Olive Garden, LongHorn workers sue over labor practices
BY CURT ANDERSON Associated Press
Friday, September 07, 2012
9/07/12 at 5:18 AM
MIAMI, Fla. - Darden Restaurants violated federal labor laws by underpaying thousands of servers across the country at Olive Garden, LongHorn Steakhouse, Red Lobster and other eateries, according to a lawsuit filed Thursday.
The lawsuit filed in Miami federal court seeks to collectively represent current and past employees who worked for Darden from August 2009 to the present. It seeks potentially tens of millions of dollars in back pay and other compensation, plus interest and attorney fees, said lead lawyer David Lichter.
"Darden has a companywide pattern and practice of paying its employees below minimum wage and less than what the law requires," Lichter said. "We're seeking not only to correct the wrongs that have occurred at Darden, but hopefully this will stimulate change across the country."
Darden spokesman Rich Jeffers said the allegations in the lawsuit "fly in the face of our values and how we operate our business."
"Each of our brands complies with all federal and state labor and employment laws," he said in an email.
The Orlando-based company's website said it has more than 2,000 restaurants in North America that employ about 180,000 people.
The Department of Labor has found violations similar to those claimed in the lawsuit in several individual investigations, including a 2011 probe in which the company agreed to pay more than $25,000 in back wages to Olive Garden workers in Mesquite, Texas. Darden was also assessed a $30,800 fine in that case.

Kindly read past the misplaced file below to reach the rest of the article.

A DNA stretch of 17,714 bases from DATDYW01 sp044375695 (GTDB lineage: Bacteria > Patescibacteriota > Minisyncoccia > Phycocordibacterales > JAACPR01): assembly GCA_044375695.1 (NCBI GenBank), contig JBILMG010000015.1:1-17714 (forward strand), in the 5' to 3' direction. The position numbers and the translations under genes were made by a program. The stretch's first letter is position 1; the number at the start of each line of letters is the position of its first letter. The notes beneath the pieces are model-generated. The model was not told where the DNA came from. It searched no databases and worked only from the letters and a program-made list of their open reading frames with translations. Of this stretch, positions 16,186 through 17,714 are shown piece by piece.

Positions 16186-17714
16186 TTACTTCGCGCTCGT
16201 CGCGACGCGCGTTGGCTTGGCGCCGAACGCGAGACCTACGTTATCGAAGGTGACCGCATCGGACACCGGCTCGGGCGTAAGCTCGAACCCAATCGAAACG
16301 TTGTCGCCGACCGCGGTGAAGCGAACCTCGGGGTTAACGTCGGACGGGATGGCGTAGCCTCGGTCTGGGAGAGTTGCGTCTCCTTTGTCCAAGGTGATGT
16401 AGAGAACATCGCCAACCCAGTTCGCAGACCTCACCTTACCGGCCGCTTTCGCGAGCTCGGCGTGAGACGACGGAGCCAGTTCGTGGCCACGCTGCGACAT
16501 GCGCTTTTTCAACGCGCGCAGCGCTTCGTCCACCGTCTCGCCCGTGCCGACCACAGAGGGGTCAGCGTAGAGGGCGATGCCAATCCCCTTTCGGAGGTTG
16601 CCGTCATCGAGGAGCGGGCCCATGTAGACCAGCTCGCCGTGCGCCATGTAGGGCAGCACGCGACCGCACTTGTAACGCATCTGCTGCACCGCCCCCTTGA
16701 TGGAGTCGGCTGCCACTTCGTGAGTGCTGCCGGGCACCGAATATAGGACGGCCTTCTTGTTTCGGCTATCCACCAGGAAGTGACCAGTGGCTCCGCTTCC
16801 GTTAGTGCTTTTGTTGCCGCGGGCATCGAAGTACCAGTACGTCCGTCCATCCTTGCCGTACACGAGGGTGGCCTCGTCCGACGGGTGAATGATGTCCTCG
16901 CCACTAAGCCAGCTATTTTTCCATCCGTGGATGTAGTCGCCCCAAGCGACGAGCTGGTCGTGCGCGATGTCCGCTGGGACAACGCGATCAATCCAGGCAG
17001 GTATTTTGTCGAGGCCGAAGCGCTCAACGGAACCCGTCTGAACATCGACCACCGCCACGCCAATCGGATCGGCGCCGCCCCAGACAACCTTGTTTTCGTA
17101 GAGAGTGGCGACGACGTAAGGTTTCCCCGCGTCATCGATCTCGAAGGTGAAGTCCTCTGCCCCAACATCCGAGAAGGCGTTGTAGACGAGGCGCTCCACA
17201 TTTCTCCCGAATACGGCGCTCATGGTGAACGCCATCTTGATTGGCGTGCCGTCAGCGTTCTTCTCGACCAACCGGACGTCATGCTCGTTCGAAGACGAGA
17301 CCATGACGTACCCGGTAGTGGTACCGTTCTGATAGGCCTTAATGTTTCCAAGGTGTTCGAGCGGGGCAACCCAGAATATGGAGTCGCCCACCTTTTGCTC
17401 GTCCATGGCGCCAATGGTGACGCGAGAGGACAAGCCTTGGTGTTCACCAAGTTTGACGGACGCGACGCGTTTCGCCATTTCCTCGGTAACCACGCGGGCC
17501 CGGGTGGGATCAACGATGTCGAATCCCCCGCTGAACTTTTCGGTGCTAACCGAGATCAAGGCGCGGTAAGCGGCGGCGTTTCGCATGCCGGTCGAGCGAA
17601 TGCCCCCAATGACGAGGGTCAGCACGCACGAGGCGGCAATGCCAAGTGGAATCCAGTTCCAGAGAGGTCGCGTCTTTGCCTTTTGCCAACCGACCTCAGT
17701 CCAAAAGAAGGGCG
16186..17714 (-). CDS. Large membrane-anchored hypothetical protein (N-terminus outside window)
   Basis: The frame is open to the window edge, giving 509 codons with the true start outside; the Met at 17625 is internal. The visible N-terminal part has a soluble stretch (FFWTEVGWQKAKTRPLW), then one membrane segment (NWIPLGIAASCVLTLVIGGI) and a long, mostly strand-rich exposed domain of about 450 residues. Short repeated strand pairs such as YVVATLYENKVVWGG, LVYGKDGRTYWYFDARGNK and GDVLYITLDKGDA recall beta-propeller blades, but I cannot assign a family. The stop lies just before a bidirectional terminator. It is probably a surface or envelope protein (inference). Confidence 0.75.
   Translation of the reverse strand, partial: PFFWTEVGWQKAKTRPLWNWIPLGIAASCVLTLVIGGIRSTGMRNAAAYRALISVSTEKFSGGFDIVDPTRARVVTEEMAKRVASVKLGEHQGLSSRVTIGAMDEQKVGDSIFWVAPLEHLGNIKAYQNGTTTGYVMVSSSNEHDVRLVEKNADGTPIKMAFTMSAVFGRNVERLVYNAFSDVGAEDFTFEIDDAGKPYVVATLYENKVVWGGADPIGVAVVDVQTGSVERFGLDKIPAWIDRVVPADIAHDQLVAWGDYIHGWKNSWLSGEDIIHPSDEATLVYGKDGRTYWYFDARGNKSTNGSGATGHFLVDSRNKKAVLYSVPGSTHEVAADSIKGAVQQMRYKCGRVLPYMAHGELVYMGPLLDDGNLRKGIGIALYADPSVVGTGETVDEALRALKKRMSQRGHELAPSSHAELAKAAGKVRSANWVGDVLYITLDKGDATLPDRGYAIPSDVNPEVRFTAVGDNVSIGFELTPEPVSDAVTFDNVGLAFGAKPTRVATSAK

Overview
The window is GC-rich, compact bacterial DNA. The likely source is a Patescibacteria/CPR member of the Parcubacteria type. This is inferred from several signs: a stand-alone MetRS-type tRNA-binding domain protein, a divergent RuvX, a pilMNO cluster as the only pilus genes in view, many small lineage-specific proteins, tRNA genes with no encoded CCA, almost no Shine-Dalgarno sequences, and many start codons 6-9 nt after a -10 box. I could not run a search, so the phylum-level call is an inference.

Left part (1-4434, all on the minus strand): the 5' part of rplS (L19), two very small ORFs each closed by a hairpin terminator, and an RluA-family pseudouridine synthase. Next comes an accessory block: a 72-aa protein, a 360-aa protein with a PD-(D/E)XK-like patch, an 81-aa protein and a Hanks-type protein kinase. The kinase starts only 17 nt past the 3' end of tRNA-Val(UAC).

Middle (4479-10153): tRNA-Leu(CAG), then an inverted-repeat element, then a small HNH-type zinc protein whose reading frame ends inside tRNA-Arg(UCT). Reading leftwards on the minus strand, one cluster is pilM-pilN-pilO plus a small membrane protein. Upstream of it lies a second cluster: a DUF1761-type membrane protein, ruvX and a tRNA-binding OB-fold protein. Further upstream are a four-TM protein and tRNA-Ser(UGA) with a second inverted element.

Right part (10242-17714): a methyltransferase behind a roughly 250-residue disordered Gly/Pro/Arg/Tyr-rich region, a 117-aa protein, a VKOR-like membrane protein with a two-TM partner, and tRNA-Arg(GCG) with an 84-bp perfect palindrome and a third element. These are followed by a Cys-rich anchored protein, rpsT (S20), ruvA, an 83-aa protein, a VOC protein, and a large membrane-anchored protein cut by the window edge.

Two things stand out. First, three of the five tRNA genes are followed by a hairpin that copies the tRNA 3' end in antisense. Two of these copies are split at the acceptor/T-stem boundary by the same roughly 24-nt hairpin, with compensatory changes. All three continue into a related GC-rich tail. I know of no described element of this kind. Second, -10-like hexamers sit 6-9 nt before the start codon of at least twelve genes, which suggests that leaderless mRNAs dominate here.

There are similar lawsuits pending in Illinois and New York, but the one filed in Florida is the first seeking to represent all Darden workers at its four major brands: Olive Garden, Red Lobster, LongHorn Steakhouse and The Capital Grille.
The lawsuit was filed under the Fair Labor Standards Act. Its claims against Darden include:
- Servers showed up for shifts as scheduled but were not allowed to clock in until customers began arriving.
- Employees who worked beyond 40 hours a week were not paid 1.5 times their regular pay as required.
- Tipped employees refilled salt shakers, rolled silverware in napkins and vacuumed for more than 20 percent of their work time. Such "side work" beyond 20 percent for tipped employees entitles them to at least the minimum wage.
Original Print Headline: LongHorn, Olive Garden servers sue
This Red Lobster restaurant is in Hialeah, Fla. Servers at Olive Garden, Red Lobster and other eateries are suing the restaurants' parent company, claiming they were cheated out of overtime pay and not allowed to clock-in until customers arrived. ALAN DIAZ/Associated Press